A. First, we need to look at data before making decisions. The data will provide us with the information we need to help students learn. We also need administrators who have a clear vision for leading teaching and learning. No Child Left Behind focuses on assessment, but not on learning. We need to implement programs that focus on the kind of learning needed for the 21st century.
Also, in this age of outsourcing and declining wages, we need to increase the level of education we're providing our workers of tomorrow. Between 1980 and 2020, minorities in the workforce will double. We need to be sure our students have the skills to keep our national competitive edge, no matter what the color of their complexion. In order to do this, we need to invest in education as a country. We have not invested the way we needed to, and now we're paying for that and have a lot of catching up to do.
Q. What are some of the things we should be doing to catch up?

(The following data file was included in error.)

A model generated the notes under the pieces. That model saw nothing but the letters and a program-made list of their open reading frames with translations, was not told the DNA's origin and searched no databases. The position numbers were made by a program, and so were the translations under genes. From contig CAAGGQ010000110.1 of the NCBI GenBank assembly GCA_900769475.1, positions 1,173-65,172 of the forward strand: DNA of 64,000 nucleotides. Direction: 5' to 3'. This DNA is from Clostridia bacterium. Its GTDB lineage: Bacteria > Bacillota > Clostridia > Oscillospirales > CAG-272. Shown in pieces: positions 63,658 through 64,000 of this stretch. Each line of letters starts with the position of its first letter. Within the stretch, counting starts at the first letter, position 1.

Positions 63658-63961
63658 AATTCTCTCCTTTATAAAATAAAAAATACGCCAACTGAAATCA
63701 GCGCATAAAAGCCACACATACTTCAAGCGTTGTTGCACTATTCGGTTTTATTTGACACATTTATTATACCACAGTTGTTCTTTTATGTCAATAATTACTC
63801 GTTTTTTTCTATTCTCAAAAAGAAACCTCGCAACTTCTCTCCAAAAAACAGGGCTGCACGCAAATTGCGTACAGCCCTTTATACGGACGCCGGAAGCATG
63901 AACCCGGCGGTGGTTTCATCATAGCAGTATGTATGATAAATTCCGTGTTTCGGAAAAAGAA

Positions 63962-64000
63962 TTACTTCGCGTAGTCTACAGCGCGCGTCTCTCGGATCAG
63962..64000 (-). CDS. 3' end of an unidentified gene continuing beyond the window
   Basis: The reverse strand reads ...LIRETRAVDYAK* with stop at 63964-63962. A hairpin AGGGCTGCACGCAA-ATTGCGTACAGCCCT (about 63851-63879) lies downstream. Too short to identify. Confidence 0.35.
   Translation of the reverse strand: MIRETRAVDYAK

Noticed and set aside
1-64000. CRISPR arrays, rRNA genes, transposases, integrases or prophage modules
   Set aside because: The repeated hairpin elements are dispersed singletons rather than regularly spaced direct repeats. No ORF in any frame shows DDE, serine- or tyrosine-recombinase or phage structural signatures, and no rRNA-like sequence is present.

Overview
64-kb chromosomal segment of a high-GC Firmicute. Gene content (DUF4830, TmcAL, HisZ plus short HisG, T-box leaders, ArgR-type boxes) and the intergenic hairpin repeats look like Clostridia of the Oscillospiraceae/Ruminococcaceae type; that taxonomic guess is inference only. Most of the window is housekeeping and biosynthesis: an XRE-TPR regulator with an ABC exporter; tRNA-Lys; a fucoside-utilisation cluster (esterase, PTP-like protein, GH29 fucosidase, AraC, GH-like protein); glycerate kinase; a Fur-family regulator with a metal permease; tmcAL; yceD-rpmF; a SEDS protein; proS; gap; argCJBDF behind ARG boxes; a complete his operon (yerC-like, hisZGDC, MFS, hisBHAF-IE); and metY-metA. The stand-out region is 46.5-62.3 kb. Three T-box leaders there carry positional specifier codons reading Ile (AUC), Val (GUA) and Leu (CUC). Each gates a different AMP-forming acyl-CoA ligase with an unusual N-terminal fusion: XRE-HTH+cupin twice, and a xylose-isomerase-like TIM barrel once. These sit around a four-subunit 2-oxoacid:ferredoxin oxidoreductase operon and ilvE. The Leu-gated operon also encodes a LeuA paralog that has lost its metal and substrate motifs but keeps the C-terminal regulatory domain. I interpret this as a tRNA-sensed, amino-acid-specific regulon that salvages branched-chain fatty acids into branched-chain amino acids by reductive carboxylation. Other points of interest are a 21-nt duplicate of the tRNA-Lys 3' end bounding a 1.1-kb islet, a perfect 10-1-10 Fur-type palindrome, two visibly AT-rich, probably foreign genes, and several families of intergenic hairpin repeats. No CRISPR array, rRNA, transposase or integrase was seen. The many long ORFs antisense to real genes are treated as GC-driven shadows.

A. We need to take advantage of artificial-intelligence applications such as Apangea and Cognitive Tutor that offer students virtual tutoring online so they can move ahead at their own pace. We need to make higher education affordable. There are two million folks in prison right now and prison costs are going up. We need to invest in education to help bring that number down. We also need to step up inquiry-based and online learning.
Q. What other bold moves should be made?
A. We need to make education funding and resources a national priority. We need to expand the e-Rate pipeline to accommodate higher levels of technology such as videoconferencing, streaming video, and the cutting-edge technologies that businesses are using. We don't need to be sitting in classrooms with 10-year-old computers and a single T-1 line. Teachers need to be treated as experts and professionals, and education needs to expand into the community to allow parents and businesses and others to become part of the learning.